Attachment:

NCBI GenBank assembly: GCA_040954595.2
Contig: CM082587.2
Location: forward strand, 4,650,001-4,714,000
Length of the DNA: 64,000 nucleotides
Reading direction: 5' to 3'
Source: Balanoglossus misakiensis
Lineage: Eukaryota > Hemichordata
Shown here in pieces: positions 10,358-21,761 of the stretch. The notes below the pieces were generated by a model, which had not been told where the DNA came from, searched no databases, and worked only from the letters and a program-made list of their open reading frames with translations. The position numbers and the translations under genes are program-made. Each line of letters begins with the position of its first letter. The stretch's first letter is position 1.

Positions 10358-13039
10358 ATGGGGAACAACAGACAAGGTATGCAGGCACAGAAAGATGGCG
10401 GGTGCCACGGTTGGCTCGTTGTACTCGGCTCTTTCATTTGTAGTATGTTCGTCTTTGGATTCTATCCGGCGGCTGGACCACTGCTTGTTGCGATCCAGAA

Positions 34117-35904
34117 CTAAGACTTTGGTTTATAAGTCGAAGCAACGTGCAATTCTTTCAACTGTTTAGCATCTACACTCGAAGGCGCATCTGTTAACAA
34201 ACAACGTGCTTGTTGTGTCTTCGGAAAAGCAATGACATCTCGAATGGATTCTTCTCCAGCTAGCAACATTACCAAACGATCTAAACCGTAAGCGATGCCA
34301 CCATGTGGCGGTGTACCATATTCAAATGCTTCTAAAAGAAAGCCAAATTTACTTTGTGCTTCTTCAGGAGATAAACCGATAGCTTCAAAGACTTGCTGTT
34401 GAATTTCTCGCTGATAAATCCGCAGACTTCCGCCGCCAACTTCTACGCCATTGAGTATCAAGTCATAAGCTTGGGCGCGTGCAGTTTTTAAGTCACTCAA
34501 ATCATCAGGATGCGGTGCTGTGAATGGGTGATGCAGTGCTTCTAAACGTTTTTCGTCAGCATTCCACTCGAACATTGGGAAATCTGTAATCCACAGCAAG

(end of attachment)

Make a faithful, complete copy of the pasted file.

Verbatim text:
NCBI GenBank assembly: GCA_040954595.2
Contig: CM082587.2
Location: forward strand, 4,650,001-4,714,000
Length of the DNA: 64,000 nucleotides
Reading direction: 5' to 3'
Source: Balanoglossus misakiensis
Lineage: Eukaryota > Hemichordata
Shown here in pieces: positions 10,358-21,761 of the stretch. The notes below the pieces were generated by a model, which had not been told where the DNA came from, searched no databases, and worked only from the letters and a program-made list of their open reading frames with translations. The position numbers and the translations under genes are program-made. Each line of letters begins with the position of its first letter. The stretch's first letter is position 1.

Positions 10358-13039
10358 ATGGGGAACAACAGACAAGGTATGCAGGCACAGAAAGATGGCG
10401 GGTGCCACGGTTGGCTCGTTGTACTCGGCTCTTTCATTTGTAGTATGTTCGTCTTTGGATTCTATCCGGCGGCTGGACCACTGCTTGTTGCGATCCAGAA

Positions 34117-35904
34117 CTAAGACTTTGGTTTATAAGTCGAAGCAACGTGCAATTCTTTCAACTGTTTAGCATCTACACTCGAAGGCGCATCTGTTAACAA
34201 ACAACGTGCTTGTTGTGTCTTCGGAAAAGCAATGACATCTCGAATGGATTCTTCTCCAGCTAGCAACATTACCAAACGATCTAAACCGTAAGCGATGCCA
34301 CCATGTGGCGGTGTACCATATTCAAATGCTTCTAAAAGAAAGCCAAATTTACTTTGTGCTTCTTCAGGAGATAAACCGATAGCTTCAAAGACTTGCTGTT
34401 GAATTTCTCGCTGATAAATCCGCAGACTTCCGCCGCCAACTTCTACGCCATTGAGTATCAAGTCATAAGCTTGGGCGCGTGCAGTTTTTAAGTCACTCAA
34501 ATCATCAGGATGCGGTGCTGTGAATGGGTGATGCAGTGCTTCTAAACGTTTTTCGTCAGCATTCCACTCGAACATTGGGAAATCTGTAATCCACAGCAAG